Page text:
4 Micromanaging Traits you need to lose

4 Micromanaging traits you need to leave behind

Micromanaging traits that are destroying your employees

There are lots of reasons to stop micromanaging and in this article, we reveal four of the key micromanaging traits that should be eliminated from your repertoire.

Micromanagement is often defined as “excessive control of people or projects” and it is popularly viewed as an evil not a good.

But is it entirely?

The ambiguity comes when we try to get our arms around exactly what is excessive?

Most micromanagers do not realise they micromanage— but their people do!

An appropriate level of control is absolutely necessary to run a solid enterprise.

But what is an appropriate level of control? When does a manager cross the line and get too controlling or suppressive?

On the other end of the spectrum, however, a manager could be seen as weak, disconnected or ambivalent if they under-manage.

They could get too little performance from their people precisely because they fail to provide enough oversight!

Do you find it challenging to balance being totally in control—with not being overly-controlling?

Balanced managers find just the right mix of connecting, supervising, measuring, oversight, autonomy, and keeping people accountable to results—all without being over-the-top, control-freakish, or heavy-handed.

4 Micromanaging traits you don’t want to keep 

These are the four key micromanaging traits that you can leave behind.

1. Micromanaging kills the spirit and drive of people by obsessing about the minutiae

Balanced managers may initiate projects, set the goals or parameters for associates and then get out of the way—but they immediately re-engage whenever projects stall out or lag behind.

Micromanagers get in the way because they can’t release control.

2. Micromanaging clogs up the free flow of creative energies and inspired efforts

Micromanagers often manage granularly, meaning that they drive hard for results by ruling with an iron thumb.

One example is an executive of a small family business who personally approved and edited all memos that his executive team wrote before they could be sent out!

What a waste of time!

But this is just like micromanagers and is often the key sign of a micromanaging trait.

Rather than want summaries or highlights of progress, they immerse themselves into the micro-level of projects or tasks and snuff the very life out of people.

In contrast, balanced managers want the bigger picture, want to be copied on reports, and receiving a recap of a project’s status is fine with them.

However, when goals or metrics are not being reached they look to get things back on course, quickly—and they re-engage as much as needed to achieve outcomes.

3, Micromanagement skirts the real issues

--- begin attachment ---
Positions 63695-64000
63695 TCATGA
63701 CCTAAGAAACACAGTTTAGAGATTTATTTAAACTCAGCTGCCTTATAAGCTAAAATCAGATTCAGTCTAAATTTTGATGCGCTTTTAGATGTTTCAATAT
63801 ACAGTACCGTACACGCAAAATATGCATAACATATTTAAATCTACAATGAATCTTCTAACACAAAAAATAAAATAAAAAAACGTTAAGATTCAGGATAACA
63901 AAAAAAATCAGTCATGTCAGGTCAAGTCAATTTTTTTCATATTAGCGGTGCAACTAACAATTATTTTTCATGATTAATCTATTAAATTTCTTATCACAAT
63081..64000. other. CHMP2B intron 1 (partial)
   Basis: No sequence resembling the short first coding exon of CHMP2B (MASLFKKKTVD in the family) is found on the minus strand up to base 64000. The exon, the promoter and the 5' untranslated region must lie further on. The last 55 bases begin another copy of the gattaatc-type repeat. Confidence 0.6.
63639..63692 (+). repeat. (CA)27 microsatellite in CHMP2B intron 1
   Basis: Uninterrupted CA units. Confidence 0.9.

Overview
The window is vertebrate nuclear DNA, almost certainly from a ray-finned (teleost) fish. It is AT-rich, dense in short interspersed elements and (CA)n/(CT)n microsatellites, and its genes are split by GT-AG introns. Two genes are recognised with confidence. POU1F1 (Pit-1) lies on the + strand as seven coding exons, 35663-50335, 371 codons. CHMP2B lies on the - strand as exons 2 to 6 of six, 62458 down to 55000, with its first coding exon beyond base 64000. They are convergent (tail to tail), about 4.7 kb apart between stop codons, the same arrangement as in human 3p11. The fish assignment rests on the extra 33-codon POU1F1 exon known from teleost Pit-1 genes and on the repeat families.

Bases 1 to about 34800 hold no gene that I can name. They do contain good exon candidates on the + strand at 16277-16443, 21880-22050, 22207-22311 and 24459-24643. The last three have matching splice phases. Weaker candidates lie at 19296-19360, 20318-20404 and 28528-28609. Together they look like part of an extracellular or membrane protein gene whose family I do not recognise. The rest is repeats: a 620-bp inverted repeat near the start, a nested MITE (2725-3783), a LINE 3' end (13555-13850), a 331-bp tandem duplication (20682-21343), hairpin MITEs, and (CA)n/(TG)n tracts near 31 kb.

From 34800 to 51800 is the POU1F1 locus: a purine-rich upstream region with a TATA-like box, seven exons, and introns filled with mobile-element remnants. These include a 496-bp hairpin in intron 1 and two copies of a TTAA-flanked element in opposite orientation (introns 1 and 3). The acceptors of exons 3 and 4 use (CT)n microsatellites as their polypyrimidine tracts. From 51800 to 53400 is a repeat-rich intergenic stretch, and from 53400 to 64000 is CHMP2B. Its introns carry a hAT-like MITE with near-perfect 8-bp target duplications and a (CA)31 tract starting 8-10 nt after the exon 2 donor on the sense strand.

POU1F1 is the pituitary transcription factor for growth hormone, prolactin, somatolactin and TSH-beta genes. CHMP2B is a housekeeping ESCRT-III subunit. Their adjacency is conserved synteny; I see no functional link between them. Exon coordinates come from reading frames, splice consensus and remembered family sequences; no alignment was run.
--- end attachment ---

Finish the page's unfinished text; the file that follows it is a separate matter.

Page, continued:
Another key micromanagement trait is they become so controlling of everything that they may invest too little time in managing bigger issues like quality, sales or retention.

When this happens, vital performance drivers of the organisation will under-perform and may impact long-term viability.

Balanced managers allow for greater autonomy but they still maintain a proper amount of control.

They invest in developing people, then assign them suitable levels of control to achieve the goals.

Balanced managers focus on the bigger picture, having clear goals, alignment of individual efforts with those goals and effective implementation in a manner that fosters trust.

They step in when autonomy is being taken for granted.

4. Micromanagement slows everything down because people begin to wait on the micromanager to spell out what should be done next

In contrast, balanced managers expect people to make strategic plans, and then work those plans.

When his/her expertise could be especially helpful, a balanced manager will insinuate themselves into the process, but not control it.

They do not spend inordinate time hand-holding or directing employees, but they leave no doubt they are very aware and involved in the progress of all pertinent projects.

Micromanagers, down deep, struggle with trusting people.

While it can certainly be uncomfortable to release control, it is essential if you want the organisation to operate more efficiently and with increased momentum.

Now that you recognise the key micromanaging traits and the impact it can have on your employees, by eliminating them you’ll have more engagement from your employees and you just might be a much nicer person to deal with 🙂

Recommended further reading: 10 expert tips on how to be a more human manager

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About Mark Homes 1 Article
Mark speaks to some of America's most successful business brands on improving sales, customer experience, leadership and employee performance. His insights are covered in a range of national media across the USA.

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